Cory is CEO of Galbraith Communications.
For people starting a business, leadership is likely not top of mind. Leadership may be fine for large corporations but in a small business, there’s too much to do – ordering equipment, doing marketing, managing the cash. Who has time for leadership?
Yet, leading your suppliers and employees in the right direction is necessary to ensure growth. In fact, strong leadership is likely needed more in a start-up phase than when a company is mature.
Related Article: 5 Ways to Build a Startup Without Selling
Here are some critical leadership tasks for your new business.
- Show how it’s done: Don’t hide behind your computer. Get down and dirty with the crew, showing them how you expect things to be done. Lead by example. Too many new business owners fail to put in the necessary coaching time.
- Be available: Expect a lot of interruptions. Everything is new so people will need to consult you often. Don’t brush them off. Make the time. Your business is dependent upon it.
- Don’t wait for all the facts: New businesses need the flexibility to change direction quickly. That requires decisiveness. Don’t hesitate when it’s clear what needs to be done. Better to make a wrong decision and adjust than to do nothing and risk losing opportunities entirely.
- Be consistently positive: Don’t allow bad news or market shifts to affect your positive outlook. If you get down, all of your people will too. Be confident in the future, always be upbeat (even when you don’t feel like it) and express your belief that the company can deal with whatever comes up.
- Communicate expectations: Help your team understand the “why” behind what they’re doing. Communicate the company’s short and long term goals and the contribution expected from each member of the team to accomplish those goals.
- Hire the right people: The people you hire need to share the values of the organization to ensure everyone is on the same page. Make sure your new hires are smarter and more experienced than you in respect to the tasks you expect of them. For entry-level positions, look for university grads. They’ve developed their research and thinking skills and have the foundation you need.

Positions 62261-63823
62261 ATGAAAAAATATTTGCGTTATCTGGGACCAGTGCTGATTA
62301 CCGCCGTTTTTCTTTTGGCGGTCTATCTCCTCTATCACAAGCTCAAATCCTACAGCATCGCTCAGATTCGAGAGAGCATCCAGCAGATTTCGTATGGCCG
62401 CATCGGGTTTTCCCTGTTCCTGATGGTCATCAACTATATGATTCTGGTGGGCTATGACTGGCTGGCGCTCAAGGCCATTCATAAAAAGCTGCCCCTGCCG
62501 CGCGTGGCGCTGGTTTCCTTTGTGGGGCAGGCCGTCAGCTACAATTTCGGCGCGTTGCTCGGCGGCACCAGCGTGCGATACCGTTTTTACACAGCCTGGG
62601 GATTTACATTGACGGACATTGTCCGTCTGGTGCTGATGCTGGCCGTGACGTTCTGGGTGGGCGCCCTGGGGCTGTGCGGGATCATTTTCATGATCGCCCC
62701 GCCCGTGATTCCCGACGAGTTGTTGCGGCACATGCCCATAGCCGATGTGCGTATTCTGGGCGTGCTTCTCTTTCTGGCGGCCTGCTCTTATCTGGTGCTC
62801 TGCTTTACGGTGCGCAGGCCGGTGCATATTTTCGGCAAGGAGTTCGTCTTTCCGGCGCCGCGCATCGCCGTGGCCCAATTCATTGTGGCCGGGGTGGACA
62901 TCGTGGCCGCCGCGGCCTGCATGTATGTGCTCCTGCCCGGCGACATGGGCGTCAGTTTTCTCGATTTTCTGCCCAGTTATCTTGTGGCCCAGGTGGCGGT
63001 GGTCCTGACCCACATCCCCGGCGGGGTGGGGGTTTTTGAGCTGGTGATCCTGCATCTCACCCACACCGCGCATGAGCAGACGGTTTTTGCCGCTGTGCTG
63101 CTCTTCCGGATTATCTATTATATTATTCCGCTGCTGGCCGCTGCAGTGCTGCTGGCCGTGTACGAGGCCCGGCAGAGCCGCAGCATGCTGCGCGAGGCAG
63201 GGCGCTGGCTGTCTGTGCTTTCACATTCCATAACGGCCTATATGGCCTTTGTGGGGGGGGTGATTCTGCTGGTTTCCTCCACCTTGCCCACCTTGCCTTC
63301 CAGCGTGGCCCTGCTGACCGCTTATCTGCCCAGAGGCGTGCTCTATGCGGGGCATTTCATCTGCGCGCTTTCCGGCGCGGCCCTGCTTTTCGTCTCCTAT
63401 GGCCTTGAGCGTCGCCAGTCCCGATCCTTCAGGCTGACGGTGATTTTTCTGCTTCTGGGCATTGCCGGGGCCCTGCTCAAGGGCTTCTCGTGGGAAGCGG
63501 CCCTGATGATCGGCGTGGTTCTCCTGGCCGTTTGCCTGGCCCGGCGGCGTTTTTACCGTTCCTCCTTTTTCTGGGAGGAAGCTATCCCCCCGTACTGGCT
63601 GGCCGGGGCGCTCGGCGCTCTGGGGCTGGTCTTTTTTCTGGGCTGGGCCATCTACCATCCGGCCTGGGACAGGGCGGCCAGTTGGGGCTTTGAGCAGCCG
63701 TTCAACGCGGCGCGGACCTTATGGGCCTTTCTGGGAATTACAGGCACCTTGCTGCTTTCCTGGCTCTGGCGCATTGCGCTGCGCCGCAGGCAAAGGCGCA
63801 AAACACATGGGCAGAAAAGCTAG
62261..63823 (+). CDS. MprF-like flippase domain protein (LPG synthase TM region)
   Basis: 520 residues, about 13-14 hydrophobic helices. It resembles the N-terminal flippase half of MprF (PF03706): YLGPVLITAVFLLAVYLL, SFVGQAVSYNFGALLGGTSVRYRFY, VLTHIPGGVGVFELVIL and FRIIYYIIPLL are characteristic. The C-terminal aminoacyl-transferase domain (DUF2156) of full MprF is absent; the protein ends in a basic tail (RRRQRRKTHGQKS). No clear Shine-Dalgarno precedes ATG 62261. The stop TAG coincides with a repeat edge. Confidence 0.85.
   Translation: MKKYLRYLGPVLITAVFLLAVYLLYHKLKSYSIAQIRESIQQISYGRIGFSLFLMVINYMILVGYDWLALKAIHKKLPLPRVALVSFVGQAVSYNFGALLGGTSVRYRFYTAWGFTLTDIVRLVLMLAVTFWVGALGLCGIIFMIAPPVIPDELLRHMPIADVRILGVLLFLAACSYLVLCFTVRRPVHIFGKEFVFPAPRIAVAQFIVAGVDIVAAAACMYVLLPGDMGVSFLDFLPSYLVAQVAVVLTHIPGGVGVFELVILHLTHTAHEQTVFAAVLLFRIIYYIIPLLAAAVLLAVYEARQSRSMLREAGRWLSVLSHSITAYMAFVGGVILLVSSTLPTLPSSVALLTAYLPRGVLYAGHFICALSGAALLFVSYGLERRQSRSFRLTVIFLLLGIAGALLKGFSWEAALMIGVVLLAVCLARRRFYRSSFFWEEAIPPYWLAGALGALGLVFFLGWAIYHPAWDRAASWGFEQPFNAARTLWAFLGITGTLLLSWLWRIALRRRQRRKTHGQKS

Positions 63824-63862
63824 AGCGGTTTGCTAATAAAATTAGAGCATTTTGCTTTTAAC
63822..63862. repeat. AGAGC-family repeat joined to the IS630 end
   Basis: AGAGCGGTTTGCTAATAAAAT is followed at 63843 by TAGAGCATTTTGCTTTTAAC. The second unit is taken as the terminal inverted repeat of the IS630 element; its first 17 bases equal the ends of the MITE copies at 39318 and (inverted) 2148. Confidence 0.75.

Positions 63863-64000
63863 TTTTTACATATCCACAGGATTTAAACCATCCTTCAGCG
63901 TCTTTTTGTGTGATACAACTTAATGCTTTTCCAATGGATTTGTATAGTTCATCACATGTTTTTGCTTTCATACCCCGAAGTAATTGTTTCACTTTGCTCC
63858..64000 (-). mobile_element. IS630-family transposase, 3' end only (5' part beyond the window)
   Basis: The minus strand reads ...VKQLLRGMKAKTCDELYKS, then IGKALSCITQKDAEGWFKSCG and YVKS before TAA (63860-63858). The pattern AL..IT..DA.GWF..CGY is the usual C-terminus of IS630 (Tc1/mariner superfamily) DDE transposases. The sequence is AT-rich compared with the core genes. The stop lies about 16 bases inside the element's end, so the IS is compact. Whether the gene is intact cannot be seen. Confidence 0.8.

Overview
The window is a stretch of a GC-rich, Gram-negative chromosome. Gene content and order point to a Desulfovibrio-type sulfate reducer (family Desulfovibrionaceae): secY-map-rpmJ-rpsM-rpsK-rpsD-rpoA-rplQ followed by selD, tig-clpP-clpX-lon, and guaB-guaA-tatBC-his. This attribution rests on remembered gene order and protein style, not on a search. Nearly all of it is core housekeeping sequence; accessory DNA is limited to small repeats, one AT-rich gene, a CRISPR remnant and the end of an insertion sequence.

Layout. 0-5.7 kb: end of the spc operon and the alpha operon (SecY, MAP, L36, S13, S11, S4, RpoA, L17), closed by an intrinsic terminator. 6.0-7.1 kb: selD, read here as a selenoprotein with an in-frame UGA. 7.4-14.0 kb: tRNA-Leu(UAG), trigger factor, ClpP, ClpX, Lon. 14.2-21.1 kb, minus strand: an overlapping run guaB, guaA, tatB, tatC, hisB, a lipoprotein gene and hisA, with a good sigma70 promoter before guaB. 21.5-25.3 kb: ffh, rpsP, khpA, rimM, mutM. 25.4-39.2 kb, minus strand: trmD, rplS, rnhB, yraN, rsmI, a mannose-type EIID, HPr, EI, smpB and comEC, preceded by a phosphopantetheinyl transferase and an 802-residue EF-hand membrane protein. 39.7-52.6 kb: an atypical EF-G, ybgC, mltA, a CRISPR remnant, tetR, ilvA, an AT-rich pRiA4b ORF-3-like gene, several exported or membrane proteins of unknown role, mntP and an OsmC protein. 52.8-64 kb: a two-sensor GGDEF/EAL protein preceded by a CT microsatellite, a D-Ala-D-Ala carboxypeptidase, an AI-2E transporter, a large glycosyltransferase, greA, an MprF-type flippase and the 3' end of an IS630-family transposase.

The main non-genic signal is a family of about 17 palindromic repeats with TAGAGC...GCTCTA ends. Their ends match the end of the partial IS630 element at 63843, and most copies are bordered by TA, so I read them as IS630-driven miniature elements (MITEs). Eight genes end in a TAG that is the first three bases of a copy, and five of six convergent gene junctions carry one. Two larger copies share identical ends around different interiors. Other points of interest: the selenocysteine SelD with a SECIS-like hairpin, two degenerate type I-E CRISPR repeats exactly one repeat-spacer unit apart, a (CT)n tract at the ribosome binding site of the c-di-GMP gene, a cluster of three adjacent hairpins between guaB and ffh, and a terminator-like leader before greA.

- Be open to ideas: Many new business owners think their way is the only way. Shed your ego and invite fresh ideas on how things can be made better. Encourage people to challenge the status quo, but to do so with a compelling argument based on facts and research. Let your people know there is no such thing as a “stupid question.” If they need to ask, then the company has not communicated effectively. Ideas and questions – keep them flowing.
- Show trust: Once people have been properly trained, leave them to get the job done and stop looking over their shoulder. Building the confidence of your team is vital to building your company.
- Be a servant: Get out of the office and regularly visit your people to ask how things are going and if there’s anything you can do to help them succeed. To a large extent, the startup leader is there to serve his or her people. In fact, let them know this. “I am here to serve you, to provide the tools and resources for you to get the job done.”
- Ask for commitment to the job, not to you: You’re not looking for “Yes” men and women. In the early days of a company, everyone needs to be totally committed to the task at hand. Loyalty to you personally is irrelevant. What’s needed is loyalty to the job.
- Provide specific, ongoing feedback: Catch people doing things right as often as you can.
- Allow extra time: Everyone is learning, so give people a little more time than you think it should take to get a job done. Build extra time into the project timeline to allow for learning and double-checking.
Leadership in a new company is about service to the team. The startup leader works for the employees – coaching, lending a helping hand and working alongside everyone else for the common good.
Related: Easiest Way To Stand Out As A Leader